can swine by continually reassorting with different HA and
NA segments, displacing the internal gene segments in these
other viral lineages, as has also been observedexperimentally
in swine (Ma et al., 2010).
The BaTS analysis also provides a comparison of reassort-
ment frequencies among the HA types. Expected/observed
ratios were greatest among the H3-IV viruses, indicative of
higher levels of reassortment between the H3 and internal
gene segments: a ratio of 0.65 for PB2, 0.68 for PB1, 0.95
for PA, 0.52 for NP, 0.60 for M and 0.85 for NS (Table S5).
In contrast, the lowest ratios were observed for the H1c
antigen, with values of 0.19, 0.20, 0.17, 0.19, 0.39 and 0.19
for the PB2, PB1, PA, NP, M and NS phylogenies, res-
pectively. The relatively low reassortment frequency for the
H1pdm segment could also reflect limited sampling during
the recent emergence of these viruses in swine; indeed,
reassortment is likely to increase as H1pdm09 viruses
disseminate more widely in pigs and hence have more
opportunities to reassort with other swine viruses.
Overall, our data indicate that the HA reassorts more
frequently with internal gene segments than with NA,
particularly N1. This inference is based on the relatively
low numbers of reassortment events that were visually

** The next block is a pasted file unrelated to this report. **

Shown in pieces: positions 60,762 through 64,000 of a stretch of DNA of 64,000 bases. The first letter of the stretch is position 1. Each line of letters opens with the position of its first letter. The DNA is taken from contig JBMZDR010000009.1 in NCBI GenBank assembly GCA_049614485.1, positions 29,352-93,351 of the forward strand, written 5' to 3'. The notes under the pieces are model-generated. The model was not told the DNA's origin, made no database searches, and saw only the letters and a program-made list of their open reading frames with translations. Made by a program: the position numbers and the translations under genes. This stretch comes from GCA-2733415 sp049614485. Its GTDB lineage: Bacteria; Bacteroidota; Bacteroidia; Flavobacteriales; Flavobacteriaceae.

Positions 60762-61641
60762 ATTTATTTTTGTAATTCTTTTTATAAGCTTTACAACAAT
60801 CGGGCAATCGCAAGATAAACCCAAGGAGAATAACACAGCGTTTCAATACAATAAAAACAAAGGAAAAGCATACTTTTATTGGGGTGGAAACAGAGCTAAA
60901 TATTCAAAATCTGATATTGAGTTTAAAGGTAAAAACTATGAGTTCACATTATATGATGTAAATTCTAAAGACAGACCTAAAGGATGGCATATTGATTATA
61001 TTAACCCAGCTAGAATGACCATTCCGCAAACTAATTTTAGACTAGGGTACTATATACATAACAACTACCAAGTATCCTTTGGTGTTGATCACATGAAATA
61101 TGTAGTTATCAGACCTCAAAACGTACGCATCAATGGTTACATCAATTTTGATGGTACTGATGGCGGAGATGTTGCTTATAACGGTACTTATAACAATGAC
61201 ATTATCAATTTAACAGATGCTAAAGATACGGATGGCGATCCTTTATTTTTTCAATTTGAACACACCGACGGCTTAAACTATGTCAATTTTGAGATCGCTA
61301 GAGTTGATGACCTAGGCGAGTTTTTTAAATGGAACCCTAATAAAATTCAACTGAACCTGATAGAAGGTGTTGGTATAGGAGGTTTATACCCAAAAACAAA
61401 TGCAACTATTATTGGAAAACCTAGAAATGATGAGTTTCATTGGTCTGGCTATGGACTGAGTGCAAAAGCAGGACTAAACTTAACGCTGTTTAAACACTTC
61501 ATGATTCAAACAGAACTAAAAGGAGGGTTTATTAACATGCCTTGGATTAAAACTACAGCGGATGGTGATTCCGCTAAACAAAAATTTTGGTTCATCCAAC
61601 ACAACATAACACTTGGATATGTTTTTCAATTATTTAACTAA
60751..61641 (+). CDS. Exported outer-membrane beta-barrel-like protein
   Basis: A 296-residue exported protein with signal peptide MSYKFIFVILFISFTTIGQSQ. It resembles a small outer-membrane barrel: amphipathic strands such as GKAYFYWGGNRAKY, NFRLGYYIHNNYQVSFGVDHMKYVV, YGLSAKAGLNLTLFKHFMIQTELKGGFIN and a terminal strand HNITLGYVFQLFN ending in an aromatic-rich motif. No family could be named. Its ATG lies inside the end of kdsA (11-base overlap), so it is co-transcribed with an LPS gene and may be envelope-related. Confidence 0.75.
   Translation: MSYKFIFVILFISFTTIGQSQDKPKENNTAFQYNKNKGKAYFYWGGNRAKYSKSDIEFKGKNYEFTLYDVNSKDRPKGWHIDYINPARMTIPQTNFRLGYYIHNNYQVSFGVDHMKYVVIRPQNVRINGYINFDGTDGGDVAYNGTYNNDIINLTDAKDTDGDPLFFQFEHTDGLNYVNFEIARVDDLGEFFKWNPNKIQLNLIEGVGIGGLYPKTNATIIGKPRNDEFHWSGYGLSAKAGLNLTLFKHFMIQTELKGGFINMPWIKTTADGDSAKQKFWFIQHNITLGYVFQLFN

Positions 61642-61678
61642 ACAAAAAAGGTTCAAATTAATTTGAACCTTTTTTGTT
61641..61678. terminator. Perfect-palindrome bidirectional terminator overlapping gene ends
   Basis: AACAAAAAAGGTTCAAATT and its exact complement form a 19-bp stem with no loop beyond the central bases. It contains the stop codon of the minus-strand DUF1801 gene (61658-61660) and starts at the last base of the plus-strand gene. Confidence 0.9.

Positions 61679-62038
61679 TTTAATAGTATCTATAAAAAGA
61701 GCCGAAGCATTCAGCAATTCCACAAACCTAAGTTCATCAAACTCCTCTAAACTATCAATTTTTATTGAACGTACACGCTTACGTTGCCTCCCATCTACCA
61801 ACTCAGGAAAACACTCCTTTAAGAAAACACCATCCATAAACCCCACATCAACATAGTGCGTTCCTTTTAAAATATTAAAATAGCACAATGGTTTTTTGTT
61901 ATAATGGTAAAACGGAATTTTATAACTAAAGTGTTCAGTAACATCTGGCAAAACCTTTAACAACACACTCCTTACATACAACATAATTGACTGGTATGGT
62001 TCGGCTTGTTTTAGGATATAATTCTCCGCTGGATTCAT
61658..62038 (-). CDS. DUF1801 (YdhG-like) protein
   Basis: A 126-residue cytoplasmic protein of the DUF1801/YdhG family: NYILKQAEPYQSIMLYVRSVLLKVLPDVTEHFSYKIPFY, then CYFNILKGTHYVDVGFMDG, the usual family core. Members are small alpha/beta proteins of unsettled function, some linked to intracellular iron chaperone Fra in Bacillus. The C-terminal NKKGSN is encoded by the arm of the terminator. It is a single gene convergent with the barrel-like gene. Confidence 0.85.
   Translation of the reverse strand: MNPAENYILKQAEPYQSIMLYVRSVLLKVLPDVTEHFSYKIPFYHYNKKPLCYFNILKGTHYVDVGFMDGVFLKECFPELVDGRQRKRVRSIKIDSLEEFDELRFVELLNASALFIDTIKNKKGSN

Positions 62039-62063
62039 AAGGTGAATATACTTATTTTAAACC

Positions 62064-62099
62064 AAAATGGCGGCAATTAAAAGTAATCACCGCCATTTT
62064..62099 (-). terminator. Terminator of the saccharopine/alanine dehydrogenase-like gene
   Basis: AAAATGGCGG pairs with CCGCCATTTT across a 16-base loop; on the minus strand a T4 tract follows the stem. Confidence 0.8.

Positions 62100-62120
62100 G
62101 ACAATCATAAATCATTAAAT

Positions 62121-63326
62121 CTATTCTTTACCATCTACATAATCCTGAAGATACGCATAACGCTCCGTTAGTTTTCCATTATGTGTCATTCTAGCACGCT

identified on the N1 tree, and the relatively high levels of
phylogenetic clustering on the N1 phylogeny (Figs 2, S6
and S10, Table S5). Although only two H3N1 viruses were
identified here, both isolated in 2004 (Lekcharoensuk et al.,
2006), the lower reassortment frequencies of N1 and N2 are
not biased by the limited sampling of some low frequency
HA–NA pairings (e.g. H3N1, H1aN2 and H1pdmN2).
Rather, the lowest frequencies of reassortment are observed
between the most prevalent HA–NA pairings in North
American swine: the H1cN1, H1pdmN1, H1dN2 and H3-
IVN2 (Fig. 2, Table S5). Indeed, the HA–NA pairings
associated with low sample sizes (n,50 isolates with the
particular HA–NA pairing) are associated with higher fre-
quencies of reassortment (mean expected/observed ratio5
observed ratio50.08; P50.01, Wilcoxon non-parametric
t-test) (Table S6).
Understanding how the molecular compatibility between
various HA and NA segments relates to the frequency of
reassortment at a population level clearly requires further
data and analysis. Certain HA segments clearly have a
preference for N2, particularly H3 and H1d (~95% of H1d
viruses were H1N2), whereas 93% of H1c segments were
paired with N1. These observed preferences are consistent
with previous studies (Lorusso et al., 2011; Nelson et al.,
2012) (Tables S1 and S2). It remains unclear why the
human-origin H1d antigen might have a preference for N2
in swine when such pairings are very rare in humans.
Variation in the HA–NA protein compatibility may be host-
dependent (e.g. differences in receptor specificity and/or
enzymic efficiency). Indeed, recent evidence that the func-
tional balance in the HA–NA activity is higher among
human H1N1pdm09 viruses than in swine influenza viruses
potentially explains the greater restrictions on reassortment
between the HA and NA in humans (Xu et al., 2012).
The relatively low frequencies of reassortment between HA
and NA may relate to constraints on maintaining a balance
between receptor binding (HA) and sialic acid cleavage
(NA) activities, which are required for successful viral entry